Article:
After World War II, people – read: white folk, educated and higher-income earners, and families – flocked to the suburbs in search of space, something new and locales where only the privileged could access. City centers became neglected, while suburbs flourished.

But “as money, education, political influence and emotional connections moved away from urban centers into the suburbs, we created a culture of cars and sprawl with the attendant problems,” explains author Peter Kageyama in his book For the Love of Cities. “We lost a strong sense of civic identity as our suburbs became generic at best, shockingly dull and ugly at their worst. We created vast places not worth caring about.”

He continues: “Sprawling developments that require cars to maneuver reduce our connections to each other, and we make it so much harder to care about anything beyond our front door. Our car has become a prophylactic that prevents us from connecting with our places.”

Meanwhile, “in dense, walkable urban areas, the public realm was more important if for no other reason than the citizens were more connected to it. Public space means very little when you are in your car at 45 mph. It means far more when you are walking through it.”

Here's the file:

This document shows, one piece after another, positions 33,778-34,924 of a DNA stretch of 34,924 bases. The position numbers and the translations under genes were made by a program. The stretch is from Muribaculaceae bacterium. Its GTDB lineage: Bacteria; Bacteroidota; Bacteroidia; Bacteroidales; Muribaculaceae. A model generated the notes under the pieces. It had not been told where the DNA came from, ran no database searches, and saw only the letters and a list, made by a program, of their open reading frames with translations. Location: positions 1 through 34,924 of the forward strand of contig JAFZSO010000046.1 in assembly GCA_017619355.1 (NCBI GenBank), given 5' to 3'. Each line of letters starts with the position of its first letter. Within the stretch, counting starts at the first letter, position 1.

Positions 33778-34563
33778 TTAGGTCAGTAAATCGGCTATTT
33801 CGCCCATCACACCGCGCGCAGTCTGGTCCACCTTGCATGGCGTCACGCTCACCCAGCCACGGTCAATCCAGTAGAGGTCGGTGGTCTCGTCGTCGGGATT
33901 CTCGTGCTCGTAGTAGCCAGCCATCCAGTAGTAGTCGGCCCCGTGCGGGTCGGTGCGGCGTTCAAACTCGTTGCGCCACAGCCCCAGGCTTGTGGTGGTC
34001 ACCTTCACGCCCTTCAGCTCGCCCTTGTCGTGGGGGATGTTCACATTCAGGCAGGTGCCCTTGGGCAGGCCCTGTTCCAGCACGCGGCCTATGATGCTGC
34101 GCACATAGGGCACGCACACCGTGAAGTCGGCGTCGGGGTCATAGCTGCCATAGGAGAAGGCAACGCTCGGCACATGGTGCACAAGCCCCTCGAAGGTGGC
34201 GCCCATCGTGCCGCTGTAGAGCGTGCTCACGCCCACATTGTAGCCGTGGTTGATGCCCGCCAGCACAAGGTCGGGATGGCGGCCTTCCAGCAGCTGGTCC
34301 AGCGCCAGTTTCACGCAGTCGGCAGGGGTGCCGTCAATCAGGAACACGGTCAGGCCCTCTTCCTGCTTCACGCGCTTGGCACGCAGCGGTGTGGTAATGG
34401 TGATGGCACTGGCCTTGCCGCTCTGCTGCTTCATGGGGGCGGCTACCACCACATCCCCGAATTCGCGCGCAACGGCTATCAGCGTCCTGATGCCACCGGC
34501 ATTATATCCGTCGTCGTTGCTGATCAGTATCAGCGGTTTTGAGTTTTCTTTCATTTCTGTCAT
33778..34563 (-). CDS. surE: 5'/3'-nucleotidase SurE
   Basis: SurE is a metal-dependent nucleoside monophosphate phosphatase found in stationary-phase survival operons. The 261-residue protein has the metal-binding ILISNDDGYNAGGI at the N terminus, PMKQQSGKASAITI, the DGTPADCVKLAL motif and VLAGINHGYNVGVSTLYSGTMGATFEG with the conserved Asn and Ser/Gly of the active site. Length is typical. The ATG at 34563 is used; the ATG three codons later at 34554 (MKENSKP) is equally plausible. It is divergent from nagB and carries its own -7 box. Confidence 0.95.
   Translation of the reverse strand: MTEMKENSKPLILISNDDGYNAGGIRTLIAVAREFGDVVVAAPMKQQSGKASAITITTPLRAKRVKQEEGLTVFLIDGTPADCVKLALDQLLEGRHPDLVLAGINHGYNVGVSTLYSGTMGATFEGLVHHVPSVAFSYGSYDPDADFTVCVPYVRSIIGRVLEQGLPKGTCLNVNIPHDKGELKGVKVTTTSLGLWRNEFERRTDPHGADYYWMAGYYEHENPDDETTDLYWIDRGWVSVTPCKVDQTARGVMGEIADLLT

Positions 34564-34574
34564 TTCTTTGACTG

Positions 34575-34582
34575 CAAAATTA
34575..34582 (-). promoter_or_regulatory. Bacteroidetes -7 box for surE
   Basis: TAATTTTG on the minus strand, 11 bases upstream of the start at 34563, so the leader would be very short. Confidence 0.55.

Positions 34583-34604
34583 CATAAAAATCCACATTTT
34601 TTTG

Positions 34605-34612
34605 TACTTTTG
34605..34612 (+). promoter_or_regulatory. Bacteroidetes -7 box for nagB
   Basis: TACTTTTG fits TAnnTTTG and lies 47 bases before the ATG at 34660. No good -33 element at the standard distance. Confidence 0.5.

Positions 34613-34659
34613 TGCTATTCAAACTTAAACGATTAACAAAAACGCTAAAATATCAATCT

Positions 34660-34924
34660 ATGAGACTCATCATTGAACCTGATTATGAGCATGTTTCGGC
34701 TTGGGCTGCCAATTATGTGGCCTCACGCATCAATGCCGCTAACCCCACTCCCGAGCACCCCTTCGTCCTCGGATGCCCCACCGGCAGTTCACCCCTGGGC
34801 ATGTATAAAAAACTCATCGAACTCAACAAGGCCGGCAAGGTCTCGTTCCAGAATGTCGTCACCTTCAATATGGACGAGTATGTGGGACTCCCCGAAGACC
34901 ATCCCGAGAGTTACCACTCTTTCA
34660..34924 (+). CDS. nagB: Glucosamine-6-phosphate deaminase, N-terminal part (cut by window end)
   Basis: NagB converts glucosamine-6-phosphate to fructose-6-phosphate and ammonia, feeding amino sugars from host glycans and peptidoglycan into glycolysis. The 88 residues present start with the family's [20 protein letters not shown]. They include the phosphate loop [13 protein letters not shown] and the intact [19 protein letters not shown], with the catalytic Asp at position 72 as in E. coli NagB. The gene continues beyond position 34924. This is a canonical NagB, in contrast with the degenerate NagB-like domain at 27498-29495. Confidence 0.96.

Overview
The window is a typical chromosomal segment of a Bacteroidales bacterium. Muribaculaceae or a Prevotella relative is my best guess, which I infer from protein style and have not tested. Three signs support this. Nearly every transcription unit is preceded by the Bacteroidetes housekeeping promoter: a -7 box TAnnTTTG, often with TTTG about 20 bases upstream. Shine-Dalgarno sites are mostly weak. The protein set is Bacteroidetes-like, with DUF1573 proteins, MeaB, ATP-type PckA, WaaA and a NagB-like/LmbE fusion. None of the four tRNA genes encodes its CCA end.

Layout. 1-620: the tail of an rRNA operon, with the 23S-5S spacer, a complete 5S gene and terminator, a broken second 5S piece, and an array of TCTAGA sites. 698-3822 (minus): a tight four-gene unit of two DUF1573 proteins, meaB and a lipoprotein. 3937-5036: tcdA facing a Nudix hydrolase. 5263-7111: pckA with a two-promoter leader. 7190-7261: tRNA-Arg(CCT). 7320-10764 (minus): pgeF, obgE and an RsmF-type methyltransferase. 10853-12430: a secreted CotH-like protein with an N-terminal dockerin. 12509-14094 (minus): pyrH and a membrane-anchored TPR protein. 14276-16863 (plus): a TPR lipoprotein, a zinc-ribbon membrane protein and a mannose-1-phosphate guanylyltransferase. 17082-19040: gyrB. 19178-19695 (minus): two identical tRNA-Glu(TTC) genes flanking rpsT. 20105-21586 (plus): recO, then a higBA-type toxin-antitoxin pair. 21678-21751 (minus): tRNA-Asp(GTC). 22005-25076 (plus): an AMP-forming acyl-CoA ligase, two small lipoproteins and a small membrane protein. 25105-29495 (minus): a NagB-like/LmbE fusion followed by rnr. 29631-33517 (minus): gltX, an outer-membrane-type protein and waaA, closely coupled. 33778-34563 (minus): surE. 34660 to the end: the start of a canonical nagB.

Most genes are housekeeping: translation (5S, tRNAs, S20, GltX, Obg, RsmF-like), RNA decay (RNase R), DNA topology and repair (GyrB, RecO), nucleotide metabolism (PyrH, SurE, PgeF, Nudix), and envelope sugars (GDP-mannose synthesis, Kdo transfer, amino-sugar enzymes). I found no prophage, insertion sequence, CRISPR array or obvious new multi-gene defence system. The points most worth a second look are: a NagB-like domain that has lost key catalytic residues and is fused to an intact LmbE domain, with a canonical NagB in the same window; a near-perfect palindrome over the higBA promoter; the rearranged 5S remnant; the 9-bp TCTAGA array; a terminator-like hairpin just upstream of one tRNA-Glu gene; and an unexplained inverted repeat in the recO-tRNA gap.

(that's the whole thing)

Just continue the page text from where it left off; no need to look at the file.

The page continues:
It was only a coincidence that the book I was reading last year touched on the concept and expansion of suburbs. While things are very different than post-war America, I understand how the suburbs developed and why they may work better for families or people who “need” more space and material things.

Before I left California, I had a mild debate with one of my girl friends about suburbs versus urban city centers, and she was adamant that families (i.e. adults with kids) could not live in the latter. Of course, I challenged that notion: the 1.67 million people living in Manhattan are not all single folk or couples without children. Same goes for all major cities around the world. Whether by necessity or choice, many families live in the “downtowns” of big cities, and they make it work. Heck, I’d wager that many of them enjoy it. Sure, getting groceries for a household of four may not be the easiest, pushing a stroller onto a crowded subway may be annoying and forgoing a backyard to play in isn’t ideal. But having a family in the city is not impossible and, thus, an eventual move to the burbs is by no means necessary let alone destined.